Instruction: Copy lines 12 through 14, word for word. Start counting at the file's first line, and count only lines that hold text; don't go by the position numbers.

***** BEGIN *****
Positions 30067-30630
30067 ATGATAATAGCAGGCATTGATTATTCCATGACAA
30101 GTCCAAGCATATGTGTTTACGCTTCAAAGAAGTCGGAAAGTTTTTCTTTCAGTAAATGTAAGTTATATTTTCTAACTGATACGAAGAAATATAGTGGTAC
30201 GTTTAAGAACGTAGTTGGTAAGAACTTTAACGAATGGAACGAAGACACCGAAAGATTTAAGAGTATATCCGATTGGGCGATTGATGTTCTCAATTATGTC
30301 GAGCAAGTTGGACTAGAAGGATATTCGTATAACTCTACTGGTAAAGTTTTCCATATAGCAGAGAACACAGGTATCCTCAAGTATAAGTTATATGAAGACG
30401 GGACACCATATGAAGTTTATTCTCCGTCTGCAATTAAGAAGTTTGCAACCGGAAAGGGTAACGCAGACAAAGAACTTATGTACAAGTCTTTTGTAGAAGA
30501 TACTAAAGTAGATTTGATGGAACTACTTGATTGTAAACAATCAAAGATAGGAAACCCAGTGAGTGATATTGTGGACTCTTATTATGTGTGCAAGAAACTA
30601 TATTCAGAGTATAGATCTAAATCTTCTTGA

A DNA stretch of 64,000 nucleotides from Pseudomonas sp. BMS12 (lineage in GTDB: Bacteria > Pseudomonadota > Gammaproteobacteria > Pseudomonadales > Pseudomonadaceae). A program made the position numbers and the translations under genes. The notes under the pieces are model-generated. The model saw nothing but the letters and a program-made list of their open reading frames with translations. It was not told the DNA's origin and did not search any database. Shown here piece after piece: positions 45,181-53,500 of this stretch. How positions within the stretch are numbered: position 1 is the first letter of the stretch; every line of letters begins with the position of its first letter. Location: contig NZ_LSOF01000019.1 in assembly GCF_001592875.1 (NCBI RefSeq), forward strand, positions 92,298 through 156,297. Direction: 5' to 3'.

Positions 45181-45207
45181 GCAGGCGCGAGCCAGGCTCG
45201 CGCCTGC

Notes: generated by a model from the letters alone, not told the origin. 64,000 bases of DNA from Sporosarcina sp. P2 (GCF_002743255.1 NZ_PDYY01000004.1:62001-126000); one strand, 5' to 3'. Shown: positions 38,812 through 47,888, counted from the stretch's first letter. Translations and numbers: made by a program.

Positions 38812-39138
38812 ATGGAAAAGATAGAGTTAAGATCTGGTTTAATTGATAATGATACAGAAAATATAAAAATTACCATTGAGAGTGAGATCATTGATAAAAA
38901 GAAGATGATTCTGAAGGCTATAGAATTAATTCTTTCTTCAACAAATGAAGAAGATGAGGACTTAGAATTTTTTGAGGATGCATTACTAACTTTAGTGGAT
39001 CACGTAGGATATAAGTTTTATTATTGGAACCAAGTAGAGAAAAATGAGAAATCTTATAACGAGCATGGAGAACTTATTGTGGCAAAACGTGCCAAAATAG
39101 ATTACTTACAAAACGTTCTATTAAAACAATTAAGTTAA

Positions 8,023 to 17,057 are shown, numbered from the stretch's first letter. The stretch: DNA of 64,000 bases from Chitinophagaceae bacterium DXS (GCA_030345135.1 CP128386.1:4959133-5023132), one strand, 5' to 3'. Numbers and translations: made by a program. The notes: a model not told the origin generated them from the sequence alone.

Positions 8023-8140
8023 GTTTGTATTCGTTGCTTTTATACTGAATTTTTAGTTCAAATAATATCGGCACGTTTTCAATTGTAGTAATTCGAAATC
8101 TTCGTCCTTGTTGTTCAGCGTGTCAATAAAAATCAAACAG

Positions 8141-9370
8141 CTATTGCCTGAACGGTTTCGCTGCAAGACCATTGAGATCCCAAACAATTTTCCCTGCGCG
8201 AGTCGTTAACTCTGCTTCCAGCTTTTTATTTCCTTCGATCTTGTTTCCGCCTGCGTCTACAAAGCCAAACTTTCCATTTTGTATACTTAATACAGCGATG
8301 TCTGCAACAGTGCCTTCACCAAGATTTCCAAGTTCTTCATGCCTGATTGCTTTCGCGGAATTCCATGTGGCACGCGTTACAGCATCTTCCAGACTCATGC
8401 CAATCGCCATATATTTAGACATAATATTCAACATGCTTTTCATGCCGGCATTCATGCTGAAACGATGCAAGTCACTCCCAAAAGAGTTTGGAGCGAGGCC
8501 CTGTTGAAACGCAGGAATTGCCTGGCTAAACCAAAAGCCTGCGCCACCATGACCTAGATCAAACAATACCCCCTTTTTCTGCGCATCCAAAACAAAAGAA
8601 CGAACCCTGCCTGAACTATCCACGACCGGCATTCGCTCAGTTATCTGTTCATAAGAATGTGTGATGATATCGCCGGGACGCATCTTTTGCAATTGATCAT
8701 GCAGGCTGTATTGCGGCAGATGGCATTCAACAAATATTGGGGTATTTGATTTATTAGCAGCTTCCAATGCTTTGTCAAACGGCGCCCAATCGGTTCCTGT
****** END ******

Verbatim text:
45201 CGCCTGC

Notes: generated by a model from the letters alone, not told the origin. 64,000 bases of DNA from Sporosarcina sp. P2 (GCF_002743255.1 NZ_PDYY01000004.1:62001-126000); one strand, 5' to 3'. Shown: positions 38,812 through 47,888, counted from the stretch's first letter. Translations and numbers: made by a program.

Positions 38812-39138